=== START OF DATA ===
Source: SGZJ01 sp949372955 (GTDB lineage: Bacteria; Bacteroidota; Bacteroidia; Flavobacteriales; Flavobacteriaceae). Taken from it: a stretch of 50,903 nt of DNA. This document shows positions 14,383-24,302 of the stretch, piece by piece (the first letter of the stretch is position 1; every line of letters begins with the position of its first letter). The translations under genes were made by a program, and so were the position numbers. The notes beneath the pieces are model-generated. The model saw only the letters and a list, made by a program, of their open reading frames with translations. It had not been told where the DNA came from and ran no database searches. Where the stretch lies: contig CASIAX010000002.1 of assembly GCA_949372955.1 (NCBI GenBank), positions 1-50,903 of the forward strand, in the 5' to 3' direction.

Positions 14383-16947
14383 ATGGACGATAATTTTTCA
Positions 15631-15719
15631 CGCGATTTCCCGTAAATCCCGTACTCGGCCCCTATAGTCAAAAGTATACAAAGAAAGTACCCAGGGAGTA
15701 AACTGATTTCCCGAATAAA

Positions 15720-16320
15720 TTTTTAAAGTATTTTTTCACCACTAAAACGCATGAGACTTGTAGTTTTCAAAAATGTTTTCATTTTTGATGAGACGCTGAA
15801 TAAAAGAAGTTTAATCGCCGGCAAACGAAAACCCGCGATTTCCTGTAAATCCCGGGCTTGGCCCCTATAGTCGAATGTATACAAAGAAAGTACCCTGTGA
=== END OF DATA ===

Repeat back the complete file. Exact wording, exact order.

Source: SGZJ01 sp949372955 (GTDB lineage: Bacteria; Bacteroidota; Bacteroidia; Flavobacteriales; Flavobacteriaceae). Taken from it: a stretch of 50,903 nt of DNA. This document shows positions 14,383-24,302 of the stretch, piece by piece (the first letter of the stretch is position 1; every line of letters begins with the position of its first letter). The translations under genes were made by a program, and so were the position numbers. The notes beneath the pieces are model-generated. The model saw only the letters and a list, made by a program, of their open reading frames with translations. It had not been told where the DNA came from and ran no database searches. Where the stretch lies: contig CASIAX010000002.1 of assembly GCA_949372955.1 (NCBI GenBank), positions 1-50,903 of the forward strand, in the 5' to 3' direction.

Positions 14383-16947
14383 ATGGACGATAATTTTTCA
Positions 15631-15719
15631 CGCGATTTCCCGTAAATCCCGTACTCGGCCCCTATAGTCAAAAGTATACAAAGAAAGTACCCAGGGAGTA
15701 AACTGATTTCCCGAATAAA

Positions 15720-16320
15720 TTTTTAAAGTATTTTTTCACCACTAAAACGCATGAGACTTGTAGTTTTCAAAAATGTTTTCATTTTTGATGAGACGCTGAA
15801 TAAAAGAAGTTTAATCGCCGGCAAACGAAAACCCGCGATTTCCTGTAAATCCCGGGCTTGGCCCCTATAGTCGAATGTATACAAAGAAAGTACCCTGTGA